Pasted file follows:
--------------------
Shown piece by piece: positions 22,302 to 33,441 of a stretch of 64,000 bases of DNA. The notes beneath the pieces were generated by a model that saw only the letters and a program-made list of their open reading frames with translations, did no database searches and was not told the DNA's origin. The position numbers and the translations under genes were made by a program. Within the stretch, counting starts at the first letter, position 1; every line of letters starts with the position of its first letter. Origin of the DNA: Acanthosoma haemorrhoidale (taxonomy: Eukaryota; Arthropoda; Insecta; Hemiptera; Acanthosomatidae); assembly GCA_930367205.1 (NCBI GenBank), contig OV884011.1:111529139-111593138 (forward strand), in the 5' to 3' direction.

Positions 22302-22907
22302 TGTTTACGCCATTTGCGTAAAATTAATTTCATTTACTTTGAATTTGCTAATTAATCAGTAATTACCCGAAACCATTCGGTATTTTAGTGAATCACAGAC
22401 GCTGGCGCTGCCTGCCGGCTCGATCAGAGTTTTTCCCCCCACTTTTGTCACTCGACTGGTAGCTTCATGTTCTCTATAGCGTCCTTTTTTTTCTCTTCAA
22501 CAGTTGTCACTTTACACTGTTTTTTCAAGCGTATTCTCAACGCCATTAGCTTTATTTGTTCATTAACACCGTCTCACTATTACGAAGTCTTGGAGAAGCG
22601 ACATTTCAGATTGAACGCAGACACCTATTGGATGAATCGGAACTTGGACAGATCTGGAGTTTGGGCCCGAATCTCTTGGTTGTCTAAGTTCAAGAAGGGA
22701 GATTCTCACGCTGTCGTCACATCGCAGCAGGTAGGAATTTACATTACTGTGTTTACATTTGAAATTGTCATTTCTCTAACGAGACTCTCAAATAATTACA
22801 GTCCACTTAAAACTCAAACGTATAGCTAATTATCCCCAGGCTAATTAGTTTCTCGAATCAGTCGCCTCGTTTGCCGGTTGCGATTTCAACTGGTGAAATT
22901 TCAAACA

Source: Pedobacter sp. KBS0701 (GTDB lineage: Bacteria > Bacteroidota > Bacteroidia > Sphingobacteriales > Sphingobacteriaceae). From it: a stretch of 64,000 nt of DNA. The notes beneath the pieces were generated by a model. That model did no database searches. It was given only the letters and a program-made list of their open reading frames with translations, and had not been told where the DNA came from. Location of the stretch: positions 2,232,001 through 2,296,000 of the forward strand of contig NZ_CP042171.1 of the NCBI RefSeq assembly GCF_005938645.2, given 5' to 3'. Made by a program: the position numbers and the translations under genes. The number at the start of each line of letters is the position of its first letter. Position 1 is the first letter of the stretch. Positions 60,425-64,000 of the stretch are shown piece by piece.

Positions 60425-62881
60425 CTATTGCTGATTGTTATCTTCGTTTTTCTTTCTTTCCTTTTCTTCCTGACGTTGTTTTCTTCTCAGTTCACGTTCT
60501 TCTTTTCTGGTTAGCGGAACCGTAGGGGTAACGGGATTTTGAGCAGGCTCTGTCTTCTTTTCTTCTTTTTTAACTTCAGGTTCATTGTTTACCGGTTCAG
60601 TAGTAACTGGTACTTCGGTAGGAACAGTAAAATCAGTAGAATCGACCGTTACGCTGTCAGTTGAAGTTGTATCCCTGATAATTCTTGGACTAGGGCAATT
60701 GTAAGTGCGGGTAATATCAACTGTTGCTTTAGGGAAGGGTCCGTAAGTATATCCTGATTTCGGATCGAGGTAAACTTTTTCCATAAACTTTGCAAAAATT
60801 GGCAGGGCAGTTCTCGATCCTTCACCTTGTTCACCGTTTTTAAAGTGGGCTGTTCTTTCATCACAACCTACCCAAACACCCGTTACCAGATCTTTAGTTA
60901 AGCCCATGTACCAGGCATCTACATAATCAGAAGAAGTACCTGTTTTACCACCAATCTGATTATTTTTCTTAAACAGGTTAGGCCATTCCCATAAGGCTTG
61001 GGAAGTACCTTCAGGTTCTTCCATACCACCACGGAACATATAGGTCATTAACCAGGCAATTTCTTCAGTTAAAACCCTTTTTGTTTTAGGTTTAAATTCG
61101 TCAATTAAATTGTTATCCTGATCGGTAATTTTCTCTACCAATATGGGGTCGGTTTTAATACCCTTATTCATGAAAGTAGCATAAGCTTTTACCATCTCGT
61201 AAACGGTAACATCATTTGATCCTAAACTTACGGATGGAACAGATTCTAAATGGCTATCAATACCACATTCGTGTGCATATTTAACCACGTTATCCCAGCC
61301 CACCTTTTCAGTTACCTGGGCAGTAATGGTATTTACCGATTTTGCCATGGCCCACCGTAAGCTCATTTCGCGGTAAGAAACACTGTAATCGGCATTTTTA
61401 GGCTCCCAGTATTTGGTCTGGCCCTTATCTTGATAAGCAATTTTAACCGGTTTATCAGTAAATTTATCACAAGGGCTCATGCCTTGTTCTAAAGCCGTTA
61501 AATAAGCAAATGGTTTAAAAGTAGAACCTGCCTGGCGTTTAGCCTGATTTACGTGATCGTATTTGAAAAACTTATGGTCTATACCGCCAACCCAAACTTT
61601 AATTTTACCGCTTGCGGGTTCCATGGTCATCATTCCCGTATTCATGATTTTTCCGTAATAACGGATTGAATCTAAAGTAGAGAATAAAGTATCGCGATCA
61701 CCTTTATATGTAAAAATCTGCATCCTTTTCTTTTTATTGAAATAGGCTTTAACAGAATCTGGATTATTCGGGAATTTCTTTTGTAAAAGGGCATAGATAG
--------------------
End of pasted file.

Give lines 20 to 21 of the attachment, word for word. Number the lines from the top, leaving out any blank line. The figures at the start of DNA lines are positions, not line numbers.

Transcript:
61201 AAACGGTAACATCATTTGATCCTAAACTTACGGATGGAACAGATTCTAAATGGCTATCAATACCACATTCGTGTGCATATTTAACCACGTTATCCCAGCC
61301 CACCTTTTCAGTTACCTGGGCAGTAATGGTATTTACCGATTTTGCCATGGCCCACCGTAAGCTCATTTCGCGGTAAGAAACACTGTAATCGGCATTTTTA